Parents/guardians should be responsible to pick up and drop off their children. Do not allow other parents or friends to transport children unless permission has been provided in writing to the school office.

Pick up and drop off areas should always be in a well lit, public area. If a number of students leave an event together, ensure that there are only as many students as there are seatbelts available. A chaperone or activity coordinator should remain onsite until all students have been safely picked up by a parent/guardian.

Maintain a list of parent/guardian phone numbers and call them if they are late in picking up their children. Never make the decision to drive a child home.

Charter Bus Trip Safety Measures

Check that your transportation will be safe

When utilizing charter transportation for trips, ensure the school district has checked and verified the assigned driver’s credentials.

The school district must verify that the driver assigned to the trip is the same driver who reports for duty on the day of trip departure. Don’t be afraid to ask for driver verification credentials.

Prior to the chartered trip, chaperones should review the safety controls. Supervision is key. Chaperones and group leaders should spread out throughout the bus. Additionally, chaperones and group leaders should wear clothing or a brightly colored armband that identifies them as supervisors.

Review the charter bus companies’ safety records and ensure that they maintain appropriate levels of liability insurance.

Oversea Travel Safety Measures

Planning the trip

Know what paperwork is required and have all of it prepared far in advance. Make sure all travelers have a signed, valid passport and visas if required. Students and trip chaperones and group leaders should always fill in the emergency information page of their passport.

All trip attendees should make copies of their passport’s data page and any visas. A copy should be kept on file with the school and for students a copy should be kept at home with their parents in the event that a passport is lost or stolen.

Appropriate release forms should be obtained from all students. Consider holding a mandatory attendance meeting for parents to answer questions, review trip concerns, and sign release forms.

Overseas trips include an entirely new set of preparations to be mindful of in addition to general field trip concerns due to differences in culture. Before departing for a trip overseas, perform research about the people and their culture, and encourage students to learn as much as possible about the countries in which they plan to travel.

It is also a good idea to research any problems that the country may be experiencing that could affect travel plans. Examples of this would be civil unrest, anti-American protests, etc. It is important to avoid demonstrations, civil disturbances, and other situations that may become unruly or where anti-American sentiments may be expressed. Visit the U.S. State Department website for current government travel warnings:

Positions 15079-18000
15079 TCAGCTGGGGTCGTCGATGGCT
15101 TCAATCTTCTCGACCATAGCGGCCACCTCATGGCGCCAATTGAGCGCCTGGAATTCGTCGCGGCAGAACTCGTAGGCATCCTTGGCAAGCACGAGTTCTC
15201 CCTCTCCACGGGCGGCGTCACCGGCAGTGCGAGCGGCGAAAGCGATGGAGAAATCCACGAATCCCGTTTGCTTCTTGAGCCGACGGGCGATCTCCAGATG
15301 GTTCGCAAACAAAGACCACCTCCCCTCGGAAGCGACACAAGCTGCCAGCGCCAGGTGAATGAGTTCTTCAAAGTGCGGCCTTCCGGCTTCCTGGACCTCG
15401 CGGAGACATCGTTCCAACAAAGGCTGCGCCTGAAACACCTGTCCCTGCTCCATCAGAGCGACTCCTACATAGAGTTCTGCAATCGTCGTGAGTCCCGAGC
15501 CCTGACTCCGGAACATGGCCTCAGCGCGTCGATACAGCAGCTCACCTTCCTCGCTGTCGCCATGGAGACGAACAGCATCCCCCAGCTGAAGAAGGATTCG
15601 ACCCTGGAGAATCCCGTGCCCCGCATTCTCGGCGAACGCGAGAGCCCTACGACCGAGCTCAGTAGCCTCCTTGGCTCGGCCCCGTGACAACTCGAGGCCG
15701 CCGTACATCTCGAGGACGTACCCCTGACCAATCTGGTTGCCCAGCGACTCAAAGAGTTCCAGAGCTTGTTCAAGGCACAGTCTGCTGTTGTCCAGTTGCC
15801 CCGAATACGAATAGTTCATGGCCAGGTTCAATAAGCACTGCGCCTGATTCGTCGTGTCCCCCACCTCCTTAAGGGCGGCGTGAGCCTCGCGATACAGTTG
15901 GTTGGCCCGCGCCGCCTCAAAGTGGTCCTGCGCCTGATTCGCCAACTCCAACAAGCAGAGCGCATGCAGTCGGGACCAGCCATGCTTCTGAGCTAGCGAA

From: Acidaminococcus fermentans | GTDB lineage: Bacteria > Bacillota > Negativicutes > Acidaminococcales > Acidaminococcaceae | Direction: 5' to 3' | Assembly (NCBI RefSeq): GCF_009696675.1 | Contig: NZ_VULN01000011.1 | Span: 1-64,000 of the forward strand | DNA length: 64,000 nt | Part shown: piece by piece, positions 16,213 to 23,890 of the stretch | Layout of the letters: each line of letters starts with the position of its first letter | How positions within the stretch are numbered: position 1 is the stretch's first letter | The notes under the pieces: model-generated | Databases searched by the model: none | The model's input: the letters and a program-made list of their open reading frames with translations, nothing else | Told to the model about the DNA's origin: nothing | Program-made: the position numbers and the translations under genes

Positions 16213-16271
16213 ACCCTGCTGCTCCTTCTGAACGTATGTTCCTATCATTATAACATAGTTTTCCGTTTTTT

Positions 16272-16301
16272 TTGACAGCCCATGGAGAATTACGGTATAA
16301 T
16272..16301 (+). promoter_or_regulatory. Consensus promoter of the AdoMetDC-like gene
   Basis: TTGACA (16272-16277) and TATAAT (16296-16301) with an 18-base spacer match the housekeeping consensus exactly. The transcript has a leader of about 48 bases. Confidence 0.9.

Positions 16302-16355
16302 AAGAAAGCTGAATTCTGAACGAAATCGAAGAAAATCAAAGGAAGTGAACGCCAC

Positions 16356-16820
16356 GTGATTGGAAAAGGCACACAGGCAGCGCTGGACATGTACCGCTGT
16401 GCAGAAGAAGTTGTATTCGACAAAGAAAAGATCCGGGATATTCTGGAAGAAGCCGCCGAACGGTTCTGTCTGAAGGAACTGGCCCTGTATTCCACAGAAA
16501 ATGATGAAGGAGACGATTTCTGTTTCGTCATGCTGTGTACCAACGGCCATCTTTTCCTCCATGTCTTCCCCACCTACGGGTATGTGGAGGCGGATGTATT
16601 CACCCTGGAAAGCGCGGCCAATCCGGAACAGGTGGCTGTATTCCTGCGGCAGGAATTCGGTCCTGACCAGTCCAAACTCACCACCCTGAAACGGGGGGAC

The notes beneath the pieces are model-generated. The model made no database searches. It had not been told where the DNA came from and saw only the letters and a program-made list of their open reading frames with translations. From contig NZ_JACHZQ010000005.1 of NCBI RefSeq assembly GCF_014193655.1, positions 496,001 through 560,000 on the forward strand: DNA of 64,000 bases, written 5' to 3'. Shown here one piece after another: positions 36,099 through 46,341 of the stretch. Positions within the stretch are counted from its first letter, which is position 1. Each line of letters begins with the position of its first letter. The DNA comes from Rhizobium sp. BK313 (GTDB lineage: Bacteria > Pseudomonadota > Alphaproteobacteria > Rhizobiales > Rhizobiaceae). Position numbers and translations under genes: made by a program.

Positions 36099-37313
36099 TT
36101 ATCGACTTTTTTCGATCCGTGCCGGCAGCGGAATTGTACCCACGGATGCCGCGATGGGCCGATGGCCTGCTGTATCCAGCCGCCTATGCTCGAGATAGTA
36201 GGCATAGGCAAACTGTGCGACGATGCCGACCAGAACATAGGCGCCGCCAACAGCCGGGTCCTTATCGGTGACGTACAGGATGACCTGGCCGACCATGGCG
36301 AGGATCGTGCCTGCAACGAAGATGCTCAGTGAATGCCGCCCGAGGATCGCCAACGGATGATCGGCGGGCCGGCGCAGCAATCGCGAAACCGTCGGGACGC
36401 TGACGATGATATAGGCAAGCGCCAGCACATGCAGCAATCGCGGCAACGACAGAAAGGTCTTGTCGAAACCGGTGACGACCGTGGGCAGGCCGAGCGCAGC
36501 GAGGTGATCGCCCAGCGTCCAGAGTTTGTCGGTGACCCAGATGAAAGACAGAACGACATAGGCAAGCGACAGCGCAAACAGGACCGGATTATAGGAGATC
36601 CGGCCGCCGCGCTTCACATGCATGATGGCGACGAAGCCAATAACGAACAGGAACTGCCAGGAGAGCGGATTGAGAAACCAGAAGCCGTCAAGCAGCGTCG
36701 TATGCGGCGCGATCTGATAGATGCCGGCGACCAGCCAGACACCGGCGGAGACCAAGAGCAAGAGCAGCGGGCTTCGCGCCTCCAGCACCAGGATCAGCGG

Instruct students what is and isn’t allowed in the countries you are visiting. Keep in mind that when you are in a foreign country, you are subject to their laws. Become familiar with the basic laws and customs of the country you plan to visit before you travel.

It is also a good idea to determine the location of the nearest United States embassy and consulate where you are traveling or staying.

In case of emergency

All chaperones and group leaders must be aware of emergency procedures and communications. Maintain a list of emergency phone numbers; know where the closest medical facilities are and how to contact them.

Make sure insurance coverage is in place that will cover emergency medical needs while traveling overseas. Every year, many students become ill or suffer injuries overseas. Students must have medical insurance and medical evacuation insurance that would cover a medical emergency abroad.

Visit the Centers for Disease Control and Prevention’s website at Educate yourself regarding any illness or outbreaks of concern for the countries you are visiting.

Avoid being victims of crime

  • Instruct everyone in your group to never leave luggage unattended in public areas.
  • Instruct everyone in your group to never accept or transport packages from strangers.
  • Do not become an easy target for thieves by wearing conspicuous clothing and expensive jewelry when traveling overseas.
  • Instruct your group not to carry large amounts of cash or unnecessary credit cards.
  • Cash and other valuables should be carried in the front pockets of your pants.
  • Students should refrain from carrying purses that can be easily ripped away.

Field trips are a fun and valuable part of your student’s educational experience. When planned with the appropriate safety controls in mind, you and your administration will have peace of mind. If you would like additional information on this topic, please contact your M3 client executive or risk manager.